Chances are that if you want to get rid of bed bugs in your home, you’re going to be using a bed bug steamer as part of your treatment method. However, once you’re done treating for bed bugs, you probably don’t plan to start killing bed bugs in other homes. For those not interested in starting a new pest control business, that means the steamer will likely be promoted to house cleaning duty after the bed bug ordeal is over. This prospect makes it a good idea to find a steamer that will kill bed bugs but also serve as an exceptional cleaning device down the road.
Most dry vapor steamers on the market are made for cleaning and sanitizing purposes — that’s why most of their attachments are brushes, carpet heads, and other parts for different surfaces you might find in your home. The best steam cleaners on the market usually combine steaming and vacuuming into one device. While they’re at it, these products also may come with direct injection and extraction of hot water or detergent. However, these models are often priced too high to be considered for most homes, or don’t meet the requirements of a bed bug steamer.
The new Gaia aims to fit that role perfectly. Packed into this compact body is a dry vapor steamer, wet/dry vacuum, direct injection and extraction. A single device could be all you need to leave most floors and surfaces as clean as the day you moved in. However, this steamer is no slouch when it comes to bed bug treatments — the Gaia features a powerful stainless steel boiler that delivers steam as hot as 260 degrees, and with up to 58 PSI to ensure penetration into cracks, seams, and folds.
The Gaia might hit all the right marks on paper, but does it deliver in hand? Let’s find out.
Unboxing and First Impressions
We’ve grown accustomed to steamers coming with a lot of attachments, but rarely do we see such a diversity of gear as we did when unpacking the Gaia. This beastly home cleaning kit comes with tools for everything from hard surfaces, carpets, upholstered fabric, and getting into any sort of crack or crevice that needs to be cleaned, degreased, or sanitized.
Of particular interest to us were the steam gun, hose, and extension tubes. These were all carefully designed to handle the task of delivering steam and suction power at the same time. The larger tubes and hose are for the vacuum and extraction duties, while the smaller port underneath is for high pressure steaming and direct injection. The gun itself omits the usual trigger that you hold down to steam — instead, you’ll find a toggle switch for the steamer with another switch on top of the handle for the vacuum.
The overall build and construction is about what we expected for this price range. It’s not feasible to pack all of these features into a durable, sturdy body for the price that the Gaia is available for. With that in mind, we’re not overly concerned by the generally thin, consumer-grade plastics that the Gaia is built with. If you need something that can handle being knocked around more, you’ll want to pay more for a commercial-grade model.
The control console on top of the body is the most user-friendly design I’ve ever seen on a steam cleaner. Instead of a steam adjustment knob, where you’re not always sure how close to minimum or maximum power you’re at now, the Gaia’s steam control is a simple three-level toggle. Just choose between low, medium, or high steam pressure and get back to work.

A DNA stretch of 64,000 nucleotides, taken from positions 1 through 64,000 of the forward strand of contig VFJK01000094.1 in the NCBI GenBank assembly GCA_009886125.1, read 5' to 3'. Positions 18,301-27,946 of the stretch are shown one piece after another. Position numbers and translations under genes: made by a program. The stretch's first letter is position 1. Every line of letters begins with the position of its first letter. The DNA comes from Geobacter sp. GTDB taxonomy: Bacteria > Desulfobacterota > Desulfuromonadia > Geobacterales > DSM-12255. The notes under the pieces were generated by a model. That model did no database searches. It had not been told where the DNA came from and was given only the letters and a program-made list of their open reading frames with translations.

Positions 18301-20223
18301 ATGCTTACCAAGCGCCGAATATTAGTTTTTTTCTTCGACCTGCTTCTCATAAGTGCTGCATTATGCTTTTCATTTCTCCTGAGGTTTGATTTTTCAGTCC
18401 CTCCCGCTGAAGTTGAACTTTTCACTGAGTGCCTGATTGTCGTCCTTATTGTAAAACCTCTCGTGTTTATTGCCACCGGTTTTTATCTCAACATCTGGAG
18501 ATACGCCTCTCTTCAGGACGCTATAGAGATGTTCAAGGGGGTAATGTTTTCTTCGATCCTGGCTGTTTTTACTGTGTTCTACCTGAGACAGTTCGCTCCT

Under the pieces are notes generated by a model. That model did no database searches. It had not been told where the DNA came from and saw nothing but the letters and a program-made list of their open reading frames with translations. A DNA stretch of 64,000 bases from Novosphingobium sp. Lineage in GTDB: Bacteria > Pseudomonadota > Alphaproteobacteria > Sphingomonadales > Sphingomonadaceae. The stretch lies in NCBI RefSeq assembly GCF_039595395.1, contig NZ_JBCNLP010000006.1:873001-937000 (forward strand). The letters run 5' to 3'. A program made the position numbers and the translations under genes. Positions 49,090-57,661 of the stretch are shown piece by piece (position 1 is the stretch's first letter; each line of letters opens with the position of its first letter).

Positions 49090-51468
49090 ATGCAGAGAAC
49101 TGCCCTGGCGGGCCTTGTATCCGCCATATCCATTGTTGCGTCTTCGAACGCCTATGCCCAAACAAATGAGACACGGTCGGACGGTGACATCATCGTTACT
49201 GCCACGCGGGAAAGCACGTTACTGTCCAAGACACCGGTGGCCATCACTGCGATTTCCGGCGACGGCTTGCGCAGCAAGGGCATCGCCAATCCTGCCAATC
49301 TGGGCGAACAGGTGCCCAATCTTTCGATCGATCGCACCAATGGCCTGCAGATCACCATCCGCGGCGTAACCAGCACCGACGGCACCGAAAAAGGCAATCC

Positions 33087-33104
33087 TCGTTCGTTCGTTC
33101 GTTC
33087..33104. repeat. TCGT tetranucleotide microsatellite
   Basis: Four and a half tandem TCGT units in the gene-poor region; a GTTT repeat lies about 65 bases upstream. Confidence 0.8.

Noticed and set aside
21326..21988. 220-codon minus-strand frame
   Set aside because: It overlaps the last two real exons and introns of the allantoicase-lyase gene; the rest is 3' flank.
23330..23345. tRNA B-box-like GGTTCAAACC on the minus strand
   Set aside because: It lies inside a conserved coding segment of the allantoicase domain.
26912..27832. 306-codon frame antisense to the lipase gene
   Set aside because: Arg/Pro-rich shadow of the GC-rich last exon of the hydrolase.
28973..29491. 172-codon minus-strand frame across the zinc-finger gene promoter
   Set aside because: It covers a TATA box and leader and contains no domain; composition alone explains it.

Similar set-and-forget controls are in place for vacuum suction power, and toggled power buttons are present for the steamer, vacuum, and injection/extraction functions. This layout is very quick and easy to learn, and the simple indicators for boiler status and water level make it easy to know when it’s time to start steaming or when it’s time to refill.
Using the Gaia
The Gaia has everything you need for a bed bug treatment. To kill bed bugs hiding in the seams and folds of your mattress, box spring, couch, or other upholstered furniture, you want to use low pressure and a flat upholstery fabric attachment. For other hiding places, like baseboards, floorboards, bed frames, and the edges of the carpet, you should use a thin detail nozzle and higher pressure. Either attachment should usually be wrapped by a cloth to break up excess pressure and moisture. The Gaia provides all of this, and allows you to hit each hiding place with ease and efficiency.
Ditching the steam adjustment knob and traditional trigger can be big usability improvements, if they’re your cup of tea. Choosing between three steam power levels and not having to hold down a trigger while you work makes the chores of cleaning or treating for bed bugs a little easier on you. It’s always nice when a product design can reduce the things you have to worry about without reducing functionality.
Where the Gaia really shines is in the versatility of its cleaning ability. Need to clean up a dirty hard floor? You can either steam first and vacuum after, or you can flip both switches and do both at once. What about rugs and carpet floors, which conventional steamers tend to struggle with? No problem — just dilute a non-foam cleaning agent with water in the injection tank, vacuum the carpet to clear out surface-level debris, then activate the injection and extraction functions to pump steam and detergent to the very roots of the carpet fiber.
The Gaia doesn’t do anything new. There are other steamers, other wet/dry vacuum cleaners, and other combination units. Some even have direct injection and extraction. However, none of the other models out there manage to combine all of these features in such a portable and easy-to-use integration, and the attractive price is a cherry on top that makes this device hard to pass on. The Gaia makes cleaning feel like less of a chore, and that’s pretty impressive.